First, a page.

How and when to treat obesity with medication?

Last June, the media announced the existence of a drug capable of causing a loss of more than 20% of weight in obese patients. Called tirzepatidesparked public interest in this type of compound.

But the use of overweight drugs is not new. Although the basis of all treatment is a low-calorie diet associated with physical exercise, there have also been molecules for decades that help reduce excess pounds.

Three Proven Effective Compounds

Currently, there are three drugs available in Spain that have proven their effectiveness:

  • Orlistat: It is an orally administered molecule that reduces the intestinal absorption of fats from food. You can reduce up to 4% of the starting weight.

  • Naltrexone: He is opioid antagonistused in the treatment of alcoholism and to prevent relapse of opiate use, is associated with bupropion, an antidepressant used against smoking. The joint action of the two reduces the appetite and makes it possible to obtain losses of 5% of body weight on average.

  • Liraglutide: Daily subcutaneous administration, mimics the effect of GLP-1 (Glucagon-Like Peptide-1). This intestinal peptide, synthesized in response to the presence of food in the digestive tract, stimulates the secretion of insulin by the pancreas after meals. Another peptide participates in the process, GIP (Glucose-dependent Insulinotropic-Polipeptide). GLP-1 and GIP also generate feelings of fullness by acting on a region of the brain called the hypothalamus. Prescribed patients lose up to 7% weight.

soon in pharmacy

In addition, in the coming months, we can expect the incorporation of other drugs from this last group, called incretin-incretin mimetics. An example is semaglutidewhich is administered subcutaneously weekly and has shown weight reductions of up to 14%.

As for tirzepatide, the molecule that has recently caught the eye, has a double effect: it acts simultaneously on the cerebral receptors for the incretins GLP-1 and GIP, regulating the sensation of appetite. It is also expected to be available in Spain in the medium term, along with other molecules currently in development.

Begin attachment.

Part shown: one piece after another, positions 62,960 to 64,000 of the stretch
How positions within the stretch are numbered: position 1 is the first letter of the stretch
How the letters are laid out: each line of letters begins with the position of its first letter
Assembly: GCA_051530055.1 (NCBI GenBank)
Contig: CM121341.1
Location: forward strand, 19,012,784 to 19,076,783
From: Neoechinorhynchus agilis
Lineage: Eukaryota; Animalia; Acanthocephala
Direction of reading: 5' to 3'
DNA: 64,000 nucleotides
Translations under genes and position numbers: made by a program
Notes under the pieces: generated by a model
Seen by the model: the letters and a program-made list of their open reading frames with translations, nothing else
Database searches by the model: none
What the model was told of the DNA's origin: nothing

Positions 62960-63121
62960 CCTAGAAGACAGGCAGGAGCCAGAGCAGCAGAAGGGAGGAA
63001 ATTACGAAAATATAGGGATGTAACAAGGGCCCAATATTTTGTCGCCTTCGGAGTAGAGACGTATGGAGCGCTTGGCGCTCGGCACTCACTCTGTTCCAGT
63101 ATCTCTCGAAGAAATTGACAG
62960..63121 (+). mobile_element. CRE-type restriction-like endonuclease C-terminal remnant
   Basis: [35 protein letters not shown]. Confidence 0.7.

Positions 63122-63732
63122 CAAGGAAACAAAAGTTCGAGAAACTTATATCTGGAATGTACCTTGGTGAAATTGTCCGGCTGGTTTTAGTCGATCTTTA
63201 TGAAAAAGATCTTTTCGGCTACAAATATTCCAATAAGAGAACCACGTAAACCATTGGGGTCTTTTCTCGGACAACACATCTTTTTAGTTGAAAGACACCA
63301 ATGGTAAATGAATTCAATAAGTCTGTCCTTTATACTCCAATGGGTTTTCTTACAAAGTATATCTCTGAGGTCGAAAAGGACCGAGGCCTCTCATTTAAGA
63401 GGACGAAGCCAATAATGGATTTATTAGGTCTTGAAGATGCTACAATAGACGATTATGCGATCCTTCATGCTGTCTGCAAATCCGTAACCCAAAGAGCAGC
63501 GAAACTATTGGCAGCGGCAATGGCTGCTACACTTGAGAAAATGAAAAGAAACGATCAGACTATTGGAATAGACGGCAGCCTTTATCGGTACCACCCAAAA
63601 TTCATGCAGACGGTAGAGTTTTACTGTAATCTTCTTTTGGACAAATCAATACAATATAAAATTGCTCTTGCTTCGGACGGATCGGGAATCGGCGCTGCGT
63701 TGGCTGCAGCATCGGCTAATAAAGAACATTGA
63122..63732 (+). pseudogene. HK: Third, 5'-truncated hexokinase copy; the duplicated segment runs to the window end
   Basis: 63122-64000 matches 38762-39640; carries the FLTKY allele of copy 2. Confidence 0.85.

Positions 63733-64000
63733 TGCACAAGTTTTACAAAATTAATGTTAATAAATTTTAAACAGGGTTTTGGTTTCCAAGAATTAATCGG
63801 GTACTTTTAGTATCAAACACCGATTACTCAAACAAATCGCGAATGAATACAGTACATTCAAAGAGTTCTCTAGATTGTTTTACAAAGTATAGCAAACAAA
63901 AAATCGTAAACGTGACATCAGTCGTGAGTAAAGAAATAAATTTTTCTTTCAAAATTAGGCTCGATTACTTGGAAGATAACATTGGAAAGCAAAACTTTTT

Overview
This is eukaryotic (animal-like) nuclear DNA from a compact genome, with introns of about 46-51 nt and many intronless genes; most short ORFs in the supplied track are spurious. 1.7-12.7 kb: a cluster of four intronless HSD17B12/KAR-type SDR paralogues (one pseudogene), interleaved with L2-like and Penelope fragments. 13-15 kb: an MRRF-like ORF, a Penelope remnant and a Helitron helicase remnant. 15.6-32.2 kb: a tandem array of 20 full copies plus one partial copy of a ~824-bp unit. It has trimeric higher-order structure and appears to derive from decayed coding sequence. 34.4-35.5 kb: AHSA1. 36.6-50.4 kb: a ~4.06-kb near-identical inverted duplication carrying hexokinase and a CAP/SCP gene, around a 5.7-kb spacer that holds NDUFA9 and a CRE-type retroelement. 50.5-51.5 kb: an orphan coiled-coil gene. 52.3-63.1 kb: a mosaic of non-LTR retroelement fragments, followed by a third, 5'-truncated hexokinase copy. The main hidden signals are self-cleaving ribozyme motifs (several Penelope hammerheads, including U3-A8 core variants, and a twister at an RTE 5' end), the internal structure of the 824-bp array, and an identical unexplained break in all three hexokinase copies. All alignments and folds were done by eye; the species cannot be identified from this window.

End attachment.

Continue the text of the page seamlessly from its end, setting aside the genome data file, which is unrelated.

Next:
Side effects

It should be considered that drugs to treat obesity are not insignificant. While orlistat can cause flatulence and faecal incontinence, naltrexone/bupropion sometimes causes nausea, constipation, headache, and insomnia, and should not be given to people with certain psychiatric conditions .

The incretins (liraglutide, semaglutide and tirzepatide) have variable efficacy: in some people they produce notable effects and in others they are totally ineffective. In addition, they cause nausea and vomiting and are contraindicated in people with diseases of the pancreas.

Only exercise can preserve muscle and lose weight primarily at the expense of fat.
Shutterstock / Flotsam

When should they be used?

Although they can be of great help, drugs remain an adjunct in the treatment of obesity. Physical activity is particularly relevant, as medications and diet also decrease body water and muscle mass. Only exercise can preserve muscle and lose weight primarily at the expense of fat.

It should be emphasized that the treatment of obesity must be carried out under medical supervision. Among other factors, it will take into account the body mass index (BMI), which is calculated by dividing a person’s weight (in kilograms) by their height (in meters) squared. Drug use it may be indicated when the BMI is equal to or greater than 30 kg/m², or if it is greater than or equal to 27 kg/m² and the person suffers from diabetes, hypertension or hypercholesterolemia.

Currently, we do not have any drugs that have shown losses greater than 20% of body weight. In cases where it is necessary to obtain superior descents, gastrointestinal surgery is a treatment option. It is indicated when the BMI is equal to or greater than 40 kg/m² or in the event of a BMI equal to or greater than 35 kg/m² if the patient is diabetic, hypertensive or hypercholesterolemic.

When asked if there is a treatment to lose weight without changing your lifestyle, the answer is no. Drugs and surgery can be a good complement to diet and exercise in some cases of obesity, but they alone do not solve this pathology.

Leave a Comment